Today’s poll analysis post was written by Erik Deckers, the owner of Professional Blog Service, a corporate blogging and social-media agency. He is also the co-author of “Branding Yourself: How to Use Social Media to Invent or Reinvent Yourself,” due out in December 2010 from Pearson.
SmartPulse — our regular reader poll in SmartBrief on Social Media — tracks feedback from leading marketers about social-media practices and issues.
Our most recent poll question: Do you believe that ghost-blogging is an acceptable practice for businesses?
- Yes — 54.49%
- No — 45.51%
If you want to start a shouting match at a social-media conference, ask any of these questions: Who talks better smack, Jason Falls or Gary Vaynerchuk? Is WordPress or TypePad better? Is ghost-blogging ethical? While the first two questions can generate some energetic debates, if you want to enrage dozens of people at once, pose the ghost-blogging question at a conference, and then watch the fireworks.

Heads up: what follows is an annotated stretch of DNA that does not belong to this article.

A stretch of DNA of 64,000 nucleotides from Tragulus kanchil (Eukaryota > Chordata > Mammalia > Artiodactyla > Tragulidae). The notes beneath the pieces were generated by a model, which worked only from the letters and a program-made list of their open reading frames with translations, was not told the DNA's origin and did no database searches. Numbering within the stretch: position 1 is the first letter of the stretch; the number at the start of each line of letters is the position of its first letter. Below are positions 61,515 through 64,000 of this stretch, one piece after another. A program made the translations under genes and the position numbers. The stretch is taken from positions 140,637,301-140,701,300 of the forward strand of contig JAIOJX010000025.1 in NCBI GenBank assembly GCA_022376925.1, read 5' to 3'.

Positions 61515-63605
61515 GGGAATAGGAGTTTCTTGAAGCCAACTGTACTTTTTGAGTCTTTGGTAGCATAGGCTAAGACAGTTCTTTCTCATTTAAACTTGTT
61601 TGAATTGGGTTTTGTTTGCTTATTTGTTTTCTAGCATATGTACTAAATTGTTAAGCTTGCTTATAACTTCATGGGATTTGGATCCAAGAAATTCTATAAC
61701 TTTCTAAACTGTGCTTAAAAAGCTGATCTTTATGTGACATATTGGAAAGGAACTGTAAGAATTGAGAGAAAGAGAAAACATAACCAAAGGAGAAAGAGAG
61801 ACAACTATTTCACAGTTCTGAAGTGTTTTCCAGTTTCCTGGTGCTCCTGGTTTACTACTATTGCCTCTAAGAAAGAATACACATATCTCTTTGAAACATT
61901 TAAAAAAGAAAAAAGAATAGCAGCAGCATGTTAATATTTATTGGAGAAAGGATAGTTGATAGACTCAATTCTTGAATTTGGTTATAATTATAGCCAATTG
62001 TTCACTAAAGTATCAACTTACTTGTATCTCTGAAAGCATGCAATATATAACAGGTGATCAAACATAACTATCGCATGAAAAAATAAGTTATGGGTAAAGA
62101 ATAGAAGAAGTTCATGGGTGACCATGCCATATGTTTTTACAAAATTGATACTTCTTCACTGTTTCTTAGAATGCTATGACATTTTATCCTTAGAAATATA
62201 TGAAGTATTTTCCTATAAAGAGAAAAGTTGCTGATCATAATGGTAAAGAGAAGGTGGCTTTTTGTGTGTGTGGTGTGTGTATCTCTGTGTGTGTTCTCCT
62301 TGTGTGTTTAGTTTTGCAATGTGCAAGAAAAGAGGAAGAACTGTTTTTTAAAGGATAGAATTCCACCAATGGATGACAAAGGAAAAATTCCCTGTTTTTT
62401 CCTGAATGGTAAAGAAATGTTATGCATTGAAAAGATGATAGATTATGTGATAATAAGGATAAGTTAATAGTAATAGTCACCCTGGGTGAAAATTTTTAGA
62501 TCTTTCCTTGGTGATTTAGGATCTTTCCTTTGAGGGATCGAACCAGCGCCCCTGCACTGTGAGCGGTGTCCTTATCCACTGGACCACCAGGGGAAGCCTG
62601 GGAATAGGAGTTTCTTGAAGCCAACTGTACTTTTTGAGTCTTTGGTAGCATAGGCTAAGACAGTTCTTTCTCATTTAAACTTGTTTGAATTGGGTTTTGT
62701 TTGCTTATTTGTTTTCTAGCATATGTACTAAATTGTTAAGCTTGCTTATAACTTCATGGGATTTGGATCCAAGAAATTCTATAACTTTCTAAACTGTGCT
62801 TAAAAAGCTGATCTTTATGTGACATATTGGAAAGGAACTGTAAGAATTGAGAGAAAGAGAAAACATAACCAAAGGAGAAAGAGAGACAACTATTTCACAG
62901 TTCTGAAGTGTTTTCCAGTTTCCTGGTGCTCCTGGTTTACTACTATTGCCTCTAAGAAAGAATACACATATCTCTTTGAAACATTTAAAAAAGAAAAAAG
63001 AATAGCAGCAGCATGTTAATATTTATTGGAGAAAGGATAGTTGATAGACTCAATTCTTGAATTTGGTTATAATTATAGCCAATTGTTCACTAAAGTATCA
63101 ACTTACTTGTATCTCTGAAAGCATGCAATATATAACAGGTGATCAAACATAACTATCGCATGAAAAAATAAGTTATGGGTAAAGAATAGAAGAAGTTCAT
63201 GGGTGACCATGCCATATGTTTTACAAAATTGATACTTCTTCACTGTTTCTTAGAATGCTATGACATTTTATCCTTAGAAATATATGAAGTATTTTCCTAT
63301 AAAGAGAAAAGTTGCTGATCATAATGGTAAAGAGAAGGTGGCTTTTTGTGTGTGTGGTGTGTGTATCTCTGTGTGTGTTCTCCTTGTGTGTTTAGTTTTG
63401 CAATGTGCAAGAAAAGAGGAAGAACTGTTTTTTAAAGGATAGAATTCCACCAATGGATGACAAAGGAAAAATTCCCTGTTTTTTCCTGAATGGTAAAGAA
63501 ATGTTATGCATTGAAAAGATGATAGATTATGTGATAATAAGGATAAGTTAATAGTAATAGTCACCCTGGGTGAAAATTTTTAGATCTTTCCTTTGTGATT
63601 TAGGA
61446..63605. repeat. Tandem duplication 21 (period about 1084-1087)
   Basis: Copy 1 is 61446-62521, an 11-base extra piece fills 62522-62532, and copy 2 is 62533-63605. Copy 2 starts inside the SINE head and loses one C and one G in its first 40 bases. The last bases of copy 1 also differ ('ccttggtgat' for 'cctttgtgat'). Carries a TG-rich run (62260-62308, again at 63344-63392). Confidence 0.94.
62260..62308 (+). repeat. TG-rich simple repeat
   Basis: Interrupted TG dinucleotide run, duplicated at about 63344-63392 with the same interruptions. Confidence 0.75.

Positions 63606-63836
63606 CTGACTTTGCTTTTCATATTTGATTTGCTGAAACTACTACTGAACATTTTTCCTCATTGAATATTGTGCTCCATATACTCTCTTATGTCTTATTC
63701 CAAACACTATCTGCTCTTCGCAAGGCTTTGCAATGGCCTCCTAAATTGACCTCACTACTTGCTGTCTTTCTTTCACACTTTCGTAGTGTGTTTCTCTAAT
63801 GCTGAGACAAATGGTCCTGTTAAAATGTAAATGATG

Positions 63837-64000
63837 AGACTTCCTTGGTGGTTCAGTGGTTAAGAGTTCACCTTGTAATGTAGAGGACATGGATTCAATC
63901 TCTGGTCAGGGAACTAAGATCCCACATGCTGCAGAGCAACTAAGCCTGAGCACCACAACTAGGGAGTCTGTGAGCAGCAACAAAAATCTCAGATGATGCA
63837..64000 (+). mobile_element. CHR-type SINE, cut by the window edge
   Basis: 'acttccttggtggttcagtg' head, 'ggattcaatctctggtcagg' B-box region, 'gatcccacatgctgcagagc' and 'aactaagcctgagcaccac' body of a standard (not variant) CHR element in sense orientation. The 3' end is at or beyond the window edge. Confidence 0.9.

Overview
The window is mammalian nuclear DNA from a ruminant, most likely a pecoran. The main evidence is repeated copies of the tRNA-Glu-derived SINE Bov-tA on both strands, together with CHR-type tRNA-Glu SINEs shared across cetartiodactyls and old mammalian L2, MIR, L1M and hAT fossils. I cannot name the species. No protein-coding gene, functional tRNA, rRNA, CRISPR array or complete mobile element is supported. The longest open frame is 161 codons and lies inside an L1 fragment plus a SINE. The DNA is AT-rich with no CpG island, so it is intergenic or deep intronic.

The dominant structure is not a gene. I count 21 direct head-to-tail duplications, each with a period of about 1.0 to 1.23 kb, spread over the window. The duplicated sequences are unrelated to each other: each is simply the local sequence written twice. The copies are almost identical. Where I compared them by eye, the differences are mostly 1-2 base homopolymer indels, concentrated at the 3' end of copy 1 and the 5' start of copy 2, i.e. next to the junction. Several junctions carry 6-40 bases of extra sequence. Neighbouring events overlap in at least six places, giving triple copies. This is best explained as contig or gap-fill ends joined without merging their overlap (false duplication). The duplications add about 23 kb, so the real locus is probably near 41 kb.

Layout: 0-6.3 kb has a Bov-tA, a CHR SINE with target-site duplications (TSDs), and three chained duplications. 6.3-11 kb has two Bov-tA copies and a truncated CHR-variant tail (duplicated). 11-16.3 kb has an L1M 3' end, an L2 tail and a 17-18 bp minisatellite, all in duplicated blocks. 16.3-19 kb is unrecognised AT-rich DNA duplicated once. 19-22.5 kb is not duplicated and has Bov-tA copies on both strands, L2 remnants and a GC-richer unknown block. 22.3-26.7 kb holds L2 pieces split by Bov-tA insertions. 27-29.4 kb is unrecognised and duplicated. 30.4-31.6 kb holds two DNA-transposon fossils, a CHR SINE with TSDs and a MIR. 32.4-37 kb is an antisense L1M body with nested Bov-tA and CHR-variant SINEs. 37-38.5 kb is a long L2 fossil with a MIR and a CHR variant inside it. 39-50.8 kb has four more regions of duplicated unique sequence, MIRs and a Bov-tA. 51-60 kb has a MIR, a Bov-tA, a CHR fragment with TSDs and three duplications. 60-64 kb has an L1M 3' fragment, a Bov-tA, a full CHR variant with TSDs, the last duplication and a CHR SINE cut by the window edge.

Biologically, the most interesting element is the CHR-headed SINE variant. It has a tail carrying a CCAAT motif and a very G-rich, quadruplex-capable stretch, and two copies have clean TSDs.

But despite the controversy, ghost-blogging is an acceptable business practice, according to you, the social-media practitioners who responded. But just barely. (Insert your own hanging chad joke here.)
We asked you whether you thought ghost-blogging — writing blog posts on behalf of a corporate client — is an acceptable business practice, and 156 of you responded. The results are a little surprising, as 54.49% said “yes” and 45.51% said “no.”
The surprise was that it was so close. I actually believed the “yeas” would be around 60% or higher, so this shows that while blogging as a marketing tool is growing in acceptance in the corporate setting, and the need for ghost-blogging has grown, it’s still not getting much respect in the social-media community.
That’s because transparency and authenticity are still the battle cries for social-media purists. And while ghost-bloggers and their allies don’t think there’s anything wrong with it, people on the other side still believe it’s bad for companies to hire someone to write their blog posts for them.
Still, that doesn’t stop marketers from recognizing that blogging is important, but that they don’t have the time to do it themselves. So where will it end? Will ghost-blogging continue to grow in acceptance? Or will these numbers fall in the coming years?
What do you think? What’s good or bad about it? Why is it OK, or what makes ghost bloggers moral reprobates? Here’s the real challenge: Can you give your answer without using the words “transparency” or “authenticity?”